Lemon-poached chicken on Manchego polenta with Sichuan pepper, spinach, pine nuts, peas & beans

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Preparation info

  • For

    4-6

    • Difficulty

      Medium

Appears in

Fusion: A Culinary Journey

Fusion

By Peter Gordon

Published 2010

  • About

I’m a real fan of chicken. A simple roast chicken and potatoes with peas and broccoli is a perfect meal as far as I’m concerned. However, my second favourite way of eating the humble chook would be to have it poached. It becomes incredibly moist and plump and you then have the added benefit of having masses of delicious stock to play around with as well. I like to serve the chicken at room temperature, which obviously suits summertime, but if you want to eat this piping hot, then once it has sat in its stock for the required time you’d need to turn the heat up and bring to a simmer. In China, the chicken is placed into the pot whole, but I prefer to separate the legs and thigh from the crown as legs do need that extra cooking time. However, in this recipe I brown the meat a little which gives a deeper flavour to the stock. Soft polenta is one of the culinary world’s great things - you can whip it up really quickly, flavour it with whatever you feel like, from shredded blanched spinach through to blue cheese, toasted cumin or roast garlic. It wasn’t until I went to China in 2005 that I realised how often pine nuts are used in Cantonese cuisine - I’d always thought of them as peculiarly Italian, So in this dish I’ve linked the cuisines of Italy and China together though the pine nut. Or at least tried to. Keep the poaching stock from this, strain it, then boil it to reduce to just 500 ml and freeze it for later use.

Ingredients

  • 1 chicken (around 2 kg)
  • 45 ml (3 Tbsp) olive oil
  • 1 head garlic, unpeeled, cut in half horizontally
  • 2 banana shallots, peeled and thickly sliced, or 1 white onion or 6 round shallots
  • 2 carrots, peeled and cut into 4
  • 1 lemongrass stem, bash it with the back of a knife or with a pestle to bruise it
  • a small handful of thyme and rosemary
  • 2 tsp flaky or coarse smoked salt (use regular salt if you can’t find it smoked)
  • 125 g instant polenta (sieved through a coarse sieve to remove lumps)
  • 30 g Manchego, grated (or use Parmesan or pecorino)
  • a handful of green beans, topped and halved lengthways
  • a handful of peas
  • 2 tsp sesame seeds
  • ½ tsp coarsely ground Sichuan peppercorns
  • 3 Tbsp pine nuts
  • 200 g spinach, washed and drained - if using large leaves, shred them coarsely

Method

Cut the legs and thighs off the chicken carcass, then cut them in half at the knee joint. Heat up a large saucepan (it will need to be around 5-6 litres - big enough to hold the chicken comfortably), add half the olive oil and then the chicken thighs and legs and cook over medium heat until the chicken has browned all over. Remove the chicken but keep the pot on the heat. Add the garlic, shallots, carrots and lemongrass and fry until the shallots are coloured, stirring frequently. Return the legs and thighs to the pan along with the herbs, a few teaspoons of salt and the crown of the carcass (the body with the two breasts attached). Pour on enough cold water to cover the chicken by a few centimetres then bring to the boil. Turn to a simmer and cook with the lid on for 8 minutes. Remove the carcass using a pair of tongs, or two forks, and place it in a bowl. Turn the heat up to a gentle boil and continue to cook the legs and thighs for another 6 minutes. Return the carcass to the pan, put the lid on and turn the heat off. The chicken will continue to cook in the latent heat in the pot, and it will be cooked all the way through in 20-30 minutes.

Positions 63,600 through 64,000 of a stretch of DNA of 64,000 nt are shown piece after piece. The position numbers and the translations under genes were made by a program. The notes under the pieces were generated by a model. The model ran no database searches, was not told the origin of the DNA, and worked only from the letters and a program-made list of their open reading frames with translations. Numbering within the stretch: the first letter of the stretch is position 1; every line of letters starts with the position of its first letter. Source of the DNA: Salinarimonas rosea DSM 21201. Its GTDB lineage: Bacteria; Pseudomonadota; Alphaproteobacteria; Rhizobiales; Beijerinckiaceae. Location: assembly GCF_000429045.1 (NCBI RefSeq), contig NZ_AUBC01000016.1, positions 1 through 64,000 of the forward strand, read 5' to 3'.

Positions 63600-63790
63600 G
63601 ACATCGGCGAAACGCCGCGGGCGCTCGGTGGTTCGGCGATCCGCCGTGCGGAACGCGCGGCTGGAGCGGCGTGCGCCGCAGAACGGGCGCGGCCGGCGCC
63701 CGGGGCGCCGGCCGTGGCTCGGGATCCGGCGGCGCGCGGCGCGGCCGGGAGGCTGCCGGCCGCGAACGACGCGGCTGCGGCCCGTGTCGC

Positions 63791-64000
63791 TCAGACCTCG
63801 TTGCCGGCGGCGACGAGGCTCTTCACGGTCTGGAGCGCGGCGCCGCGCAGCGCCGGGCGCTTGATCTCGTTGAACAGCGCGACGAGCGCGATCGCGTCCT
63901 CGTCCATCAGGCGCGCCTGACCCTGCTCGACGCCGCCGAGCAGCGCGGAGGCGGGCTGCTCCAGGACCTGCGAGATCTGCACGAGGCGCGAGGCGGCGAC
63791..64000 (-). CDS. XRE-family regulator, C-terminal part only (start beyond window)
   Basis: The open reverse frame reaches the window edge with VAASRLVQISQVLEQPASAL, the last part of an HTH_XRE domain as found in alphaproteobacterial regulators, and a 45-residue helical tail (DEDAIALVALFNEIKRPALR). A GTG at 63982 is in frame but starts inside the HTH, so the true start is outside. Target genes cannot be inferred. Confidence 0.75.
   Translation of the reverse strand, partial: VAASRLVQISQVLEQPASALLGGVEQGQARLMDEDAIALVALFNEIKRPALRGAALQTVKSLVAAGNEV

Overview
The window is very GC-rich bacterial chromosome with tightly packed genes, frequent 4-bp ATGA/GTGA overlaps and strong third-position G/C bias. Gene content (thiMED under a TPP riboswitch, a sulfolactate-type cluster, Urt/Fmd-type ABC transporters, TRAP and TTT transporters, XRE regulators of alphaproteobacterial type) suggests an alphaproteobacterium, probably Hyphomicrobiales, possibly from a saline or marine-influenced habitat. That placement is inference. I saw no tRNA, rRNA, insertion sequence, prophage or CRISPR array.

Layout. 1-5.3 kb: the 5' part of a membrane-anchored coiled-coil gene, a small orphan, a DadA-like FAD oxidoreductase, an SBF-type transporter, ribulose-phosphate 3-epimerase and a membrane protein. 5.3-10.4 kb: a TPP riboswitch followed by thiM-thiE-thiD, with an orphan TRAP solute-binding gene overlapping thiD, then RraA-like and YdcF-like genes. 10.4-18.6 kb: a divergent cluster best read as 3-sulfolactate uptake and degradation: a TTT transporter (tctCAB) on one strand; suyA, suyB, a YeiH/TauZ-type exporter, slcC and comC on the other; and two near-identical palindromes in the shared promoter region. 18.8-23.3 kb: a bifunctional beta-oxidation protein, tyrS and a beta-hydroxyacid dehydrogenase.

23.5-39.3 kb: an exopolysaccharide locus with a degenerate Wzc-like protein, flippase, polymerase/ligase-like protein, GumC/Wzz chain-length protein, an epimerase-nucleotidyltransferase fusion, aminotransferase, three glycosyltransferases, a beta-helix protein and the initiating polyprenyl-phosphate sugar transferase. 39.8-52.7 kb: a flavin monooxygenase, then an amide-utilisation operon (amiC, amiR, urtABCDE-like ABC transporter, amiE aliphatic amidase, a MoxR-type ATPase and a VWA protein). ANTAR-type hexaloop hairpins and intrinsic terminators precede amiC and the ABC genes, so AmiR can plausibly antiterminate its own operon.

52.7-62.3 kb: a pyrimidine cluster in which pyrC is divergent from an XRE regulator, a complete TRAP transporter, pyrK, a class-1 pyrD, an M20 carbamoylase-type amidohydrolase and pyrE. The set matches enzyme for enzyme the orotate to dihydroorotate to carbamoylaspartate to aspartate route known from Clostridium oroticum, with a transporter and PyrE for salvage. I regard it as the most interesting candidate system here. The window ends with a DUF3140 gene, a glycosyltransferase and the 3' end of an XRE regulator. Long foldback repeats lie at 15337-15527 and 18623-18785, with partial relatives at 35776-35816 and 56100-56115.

To make the polenta, remove 650 ml of the stock and pass it through a sieve into a 2-litre pan along with the smoked salt, and bring to a rapid simmer. Put the sieved polenta into a jug (it makes it easier) then slowly pour it into the simmering stock, whisking gently but continuously until it has all been added. Turn the heat up to moderate and swap your whisk for a spoon or spatula, then cook for 1-2 minutes, stirring constantly to prevent lumps forming, then mix in the Manchego. Taste for seasoning, adding extra salt or Manchego if needed.

Bring a pan of lightly salted water to the boil, add the beans and peas and cook for 2 minutes or so, until just cooked, then drain. In a wide frying-pan or pot, place the sesame seeds, Sichuan pepper and pine nuts along with the remaining olive oil and cook over a moderate heat until the pine nuts are golden - stirring constantly. Once they’ve coloured, add the spinach and cook it until it wilts. Add the beans and peas to the pan and season with salt and freshly ground black pepper, give it a good toss and stir, then cook for a minute to warm it all through.

To Serve

Remove the chicken carcass, legs and thighs from the stock - tongs are best for this. Cut the breasts from the carcass using a thin sharp knife and slice into 4-5 pieces. You can either leave the bones in the legs and thighs, or remove them. Spoon the polenta onto your plates and sit the spinach mixture on top, along with the chicken meat. Drizzle with the poaching stock as you would a gravy.